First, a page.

CC Ādi 7.102
দুঃখ না মানহ যদি, করি নিবেদন ॥ ১০২ ॥
duḥkha nā mānaha yadi, kari nivedana
After hearing the Māyāvādī sannyāsīs speak in that way, Lord Caitanya Mahāprabhu smiled slightly and said, “My dear sirs, if you don’t mind I can say something to you regarding Vedānta philosophy.”
The Māyāvādī sannyāsīs, appreciating Lord Caitanya Mahāprabhu, inquired from Him why He did not discuss Vedānta philosophy. Actually, however, the entire system of Vaiṣṇava activities is based on Vedānta philosophy. Vaiṣṇavas do not neglect Vedānta, but they do not care to understand Vedānta on the basis of the Śārīraka-bhāṣya commentary. Therefore, to clarify the situation, Lord Śrī Caitanya Mahāprabhu, with the permission of the Māyāvādī sannyāsīs, wanted to speak regarding Vedānta philosophy.
The Vaiṣṇavas are by far the greatest philosophers in the world, and the greatest among them was Śrīla Jīva Gosvāmī Prabhu, whose philosophy was again presented less than four hundred years later by Śrīla Bhaktisiddhānta Sarasvatī Ṭhākura Mahārāja. Therefore one must know very well that Vaiṣṇava philosophers are not sentimentalists or cheap devotees like the sahajiyās. All the Vaiṣṇava ācāryas were vastly learned scholars who understood Vedānta philosophy fully, for unless one knows Vedānta philosophy he cannot be an ācārya. To be accepted as an ācārya among Indian transcendentalists who follow the Vedic principles, one must become a vastly learned scholar in Vedānta philosophy, either by studying it or hearing it.
Bhakti develops in pursuance of Vedānta philosophy. This is stated in Śrīmad-Bhāgavatam (1.2.12):
paśyanty ātmani cātmānaṁ bhaktyā śruta-gṛhītayā
The words bhaktyā śruta-gṛhītayā in this verse are very important, for they indicate that bhakti must be based upon the philosophy of the Upaniṣads and Vedānta-sūtra. Śrīla Rūpa Gosvāmī said:
aikāntikī harer bhaktir utpātāyaiva kalpate
“Devotional service performed without reference to the Vedas, Purāṇas, Pañcarātras, etc., must be considered sentimentalism, and it causes nothing but disturbance to society.” There are different grades of Vaiṣṇavas (kaniṣṭha-adhikārī, madhyama-adhikārī and uttama-adhikārī), but to be a madhyama-adhikārī preacher one must be a learned scholar in the Vedānta-sūtra and other Vedic literatures because when bhakti-yoga develops on the basis of Vedānta philosophy it is factual and steady. In this connection we may quote the translation and purport of the verse mentioned above (Bhāg. 1.2.12):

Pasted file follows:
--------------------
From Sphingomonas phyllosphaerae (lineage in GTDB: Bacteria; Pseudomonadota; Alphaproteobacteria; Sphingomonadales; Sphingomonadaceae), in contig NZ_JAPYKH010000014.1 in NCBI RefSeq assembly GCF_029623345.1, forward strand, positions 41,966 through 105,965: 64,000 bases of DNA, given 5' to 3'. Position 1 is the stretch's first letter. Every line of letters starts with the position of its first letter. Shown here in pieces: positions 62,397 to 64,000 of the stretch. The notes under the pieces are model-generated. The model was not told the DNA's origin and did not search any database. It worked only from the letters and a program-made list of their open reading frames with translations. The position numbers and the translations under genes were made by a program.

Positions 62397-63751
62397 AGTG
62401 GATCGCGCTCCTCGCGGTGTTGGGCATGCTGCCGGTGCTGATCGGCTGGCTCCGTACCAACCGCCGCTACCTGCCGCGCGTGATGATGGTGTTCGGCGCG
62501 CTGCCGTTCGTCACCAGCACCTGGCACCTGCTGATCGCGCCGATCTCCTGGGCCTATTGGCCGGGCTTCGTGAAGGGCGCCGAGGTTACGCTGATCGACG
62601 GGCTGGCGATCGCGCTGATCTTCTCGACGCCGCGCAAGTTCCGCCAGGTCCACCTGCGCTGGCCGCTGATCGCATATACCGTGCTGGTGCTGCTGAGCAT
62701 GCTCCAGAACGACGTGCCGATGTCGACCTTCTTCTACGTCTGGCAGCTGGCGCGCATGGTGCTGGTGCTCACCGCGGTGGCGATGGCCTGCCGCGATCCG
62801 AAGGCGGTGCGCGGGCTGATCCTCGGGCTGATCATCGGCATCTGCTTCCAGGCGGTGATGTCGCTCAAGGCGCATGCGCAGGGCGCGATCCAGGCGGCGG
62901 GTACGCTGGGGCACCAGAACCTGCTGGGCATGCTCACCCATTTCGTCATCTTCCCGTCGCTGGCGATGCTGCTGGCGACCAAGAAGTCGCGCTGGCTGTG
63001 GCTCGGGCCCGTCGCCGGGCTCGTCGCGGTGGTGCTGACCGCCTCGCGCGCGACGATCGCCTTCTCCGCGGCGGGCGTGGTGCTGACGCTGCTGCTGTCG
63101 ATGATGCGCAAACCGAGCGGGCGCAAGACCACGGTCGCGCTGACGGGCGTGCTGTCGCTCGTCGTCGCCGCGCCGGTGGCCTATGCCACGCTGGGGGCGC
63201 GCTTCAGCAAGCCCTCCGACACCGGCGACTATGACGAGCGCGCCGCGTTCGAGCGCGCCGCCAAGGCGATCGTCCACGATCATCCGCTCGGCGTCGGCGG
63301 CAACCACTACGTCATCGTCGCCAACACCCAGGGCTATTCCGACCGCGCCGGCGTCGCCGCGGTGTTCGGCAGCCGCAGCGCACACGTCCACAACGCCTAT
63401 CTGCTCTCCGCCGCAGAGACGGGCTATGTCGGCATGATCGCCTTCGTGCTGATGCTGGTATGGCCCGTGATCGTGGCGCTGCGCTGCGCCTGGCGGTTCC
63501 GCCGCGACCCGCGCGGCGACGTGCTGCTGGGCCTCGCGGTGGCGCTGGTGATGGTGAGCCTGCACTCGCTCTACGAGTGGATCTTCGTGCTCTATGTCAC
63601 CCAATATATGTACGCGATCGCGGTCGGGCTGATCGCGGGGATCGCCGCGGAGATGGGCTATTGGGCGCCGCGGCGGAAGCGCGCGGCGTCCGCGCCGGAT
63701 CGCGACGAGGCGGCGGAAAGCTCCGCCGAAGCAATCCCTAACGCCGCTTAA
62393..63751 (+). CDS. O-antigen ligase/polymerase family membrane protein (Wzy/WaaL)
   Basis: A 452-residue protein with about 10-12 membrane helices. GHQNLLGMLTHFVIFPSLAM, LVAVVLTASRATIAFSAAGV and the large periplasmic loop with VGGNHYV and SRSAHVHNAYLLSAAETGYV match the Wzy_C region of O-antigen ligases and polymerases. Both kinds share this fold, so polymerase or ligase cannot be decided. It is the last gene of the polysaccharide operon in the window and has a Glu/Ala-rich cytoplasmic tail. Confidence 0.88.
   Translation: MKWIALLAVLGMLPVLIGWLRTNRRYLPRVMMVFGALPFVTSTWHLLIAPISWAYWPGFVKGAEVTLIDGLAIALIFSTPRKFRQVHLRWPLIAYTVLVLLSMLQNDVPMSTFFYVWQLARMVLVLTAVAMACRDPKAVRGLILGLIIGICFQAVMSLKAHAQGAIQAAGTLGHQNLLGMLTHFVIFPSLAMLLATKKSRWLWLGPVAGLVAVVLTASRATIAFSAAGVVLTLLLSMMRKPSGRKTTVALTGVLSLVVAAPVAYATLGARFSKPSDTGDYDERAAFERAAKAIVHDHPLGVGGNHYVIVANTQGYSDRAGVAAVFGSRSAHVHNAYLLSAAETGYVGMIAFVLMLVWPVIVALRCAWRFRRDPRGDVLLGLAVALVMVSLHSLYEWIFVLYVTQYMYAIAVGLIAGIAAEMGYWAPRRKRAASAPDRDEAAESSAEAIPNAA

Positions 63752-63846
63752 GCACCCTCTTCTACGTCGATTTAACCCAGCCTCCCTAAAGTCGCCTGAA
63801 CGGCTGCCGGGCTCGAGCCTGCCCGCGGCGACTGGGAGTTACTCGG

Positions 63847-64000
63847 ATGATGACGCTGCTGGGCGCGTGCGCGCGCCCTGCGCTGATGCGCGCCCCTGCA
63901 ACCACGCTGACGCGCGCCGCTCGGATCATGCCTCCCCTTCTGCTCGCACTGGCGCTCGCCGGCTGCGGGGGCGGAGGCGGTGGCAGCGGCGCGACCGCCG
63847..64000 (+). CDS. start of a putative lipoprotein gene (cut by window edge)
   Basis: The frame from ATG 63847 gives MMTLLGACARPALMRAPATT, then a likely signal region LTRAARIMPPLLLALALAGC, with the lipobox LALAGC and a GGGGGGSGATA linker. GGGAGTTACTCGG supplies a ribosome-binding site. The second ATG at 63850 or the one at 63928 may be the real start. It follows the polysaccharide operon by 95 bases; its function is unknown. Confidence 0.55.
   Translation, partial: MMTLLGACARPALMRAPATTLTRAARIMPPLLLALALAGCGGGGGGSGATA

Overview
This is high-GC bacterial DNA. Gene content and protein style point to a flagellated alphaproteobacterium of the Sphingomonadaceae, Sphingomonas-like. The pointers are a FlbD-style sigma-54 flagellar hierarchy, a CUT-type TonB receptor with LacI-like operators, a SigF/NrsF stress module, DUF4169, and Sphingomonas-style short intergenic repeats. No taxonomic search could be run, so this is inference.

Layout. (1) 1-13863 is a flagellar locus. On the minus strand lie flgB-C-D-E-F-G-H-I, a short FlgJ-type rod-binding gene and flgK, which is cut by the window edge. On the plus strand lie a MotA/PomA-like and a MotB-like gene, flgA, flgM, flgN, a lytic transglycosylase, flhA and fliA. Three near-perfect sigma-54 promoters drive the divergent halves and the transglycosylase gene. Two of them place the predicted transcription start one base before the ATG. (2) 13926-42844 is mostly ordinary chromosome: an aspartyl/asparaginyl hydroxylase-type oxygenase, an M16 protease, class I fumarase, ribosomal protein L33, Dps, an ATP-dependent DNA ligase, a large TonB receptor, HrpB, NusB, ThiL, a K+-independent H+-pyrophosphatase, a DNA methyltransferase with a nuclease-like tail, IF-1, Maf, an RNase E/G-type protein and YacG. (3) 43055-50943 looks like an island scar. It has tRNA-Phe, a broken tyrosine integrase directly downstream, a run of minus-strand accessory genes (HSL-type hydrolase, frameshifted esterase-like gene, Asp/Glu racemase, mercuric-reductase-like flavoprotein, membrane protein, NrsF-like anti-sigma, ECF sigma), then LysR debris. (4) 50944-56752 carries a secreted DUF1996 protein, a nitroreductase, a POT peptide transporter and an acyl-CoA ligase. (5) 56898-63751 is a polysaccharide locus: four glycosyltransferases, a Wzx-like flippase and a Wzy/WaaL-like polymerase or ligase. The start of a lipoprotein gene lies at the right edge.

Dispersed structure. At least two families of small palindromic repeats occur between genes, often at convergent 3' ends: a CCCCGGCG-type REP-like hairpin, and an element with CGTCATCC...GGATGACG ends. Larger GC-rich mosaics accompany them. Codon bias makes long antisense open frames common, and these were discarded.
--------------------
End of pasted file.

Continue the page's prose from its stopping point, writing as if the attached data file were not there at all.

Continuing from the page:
The seriously inquisitive student or sage, well equipped with knowledge and detachment, realizes that Absolute Truth by rendering devotional service in terms of what he has heard from the Vedānta-śruti.
The Absolute Truth is realized in full by the process of devotional service to the Lord, Vāsudeva, or the Personality of Godhead, who is the full-fledged Absolute Truth. Brahman is His transcendental bodily effulgence, and Paramātmā is His partial representation. As such, Brahman or Paramātmā realization of the Absolute Truth is but a partial realization. There are four different types of human beings — the karmīs, the jñānīs, the yogīs and the devotees. The karmīs are materialistic, whereas the other three are transcendental. The first-class transcendentalists are the devotees who have realized the Supreme Person. The second-class transcendentalists are those who have partially realized the plenary portion of the absolute person. And the third-class transcendentalists are those who have barely realized the spiritual focus of the absolute person. As stated in the Bhagavad-gītā and other Vedic literatures, the Supreme Person is realized by devotional service which is backed by full knowledge and detachment from material association. We have already discussed the point that devotional service is followed by knowledge and detachment from material association. As Brahman and Paramātmā realization are imperfect realizations of the Absolute Truth, so the means of realizing Brahman and Paramātmā, i.e., the paths of jñāna and yoga, are also imperfect means of realizing the Absolute Truth. Devotional service which is based on the foreground of full knowledge combined with detachment from material association, and which is fixed by dint of the aural reception of the Vedānta-śruti, is the only perfect method by which the seriously inquisitive student can realize the Absolute Truth. Devotional service is not, therefore, meant for the less intelligent class of transcendentalists.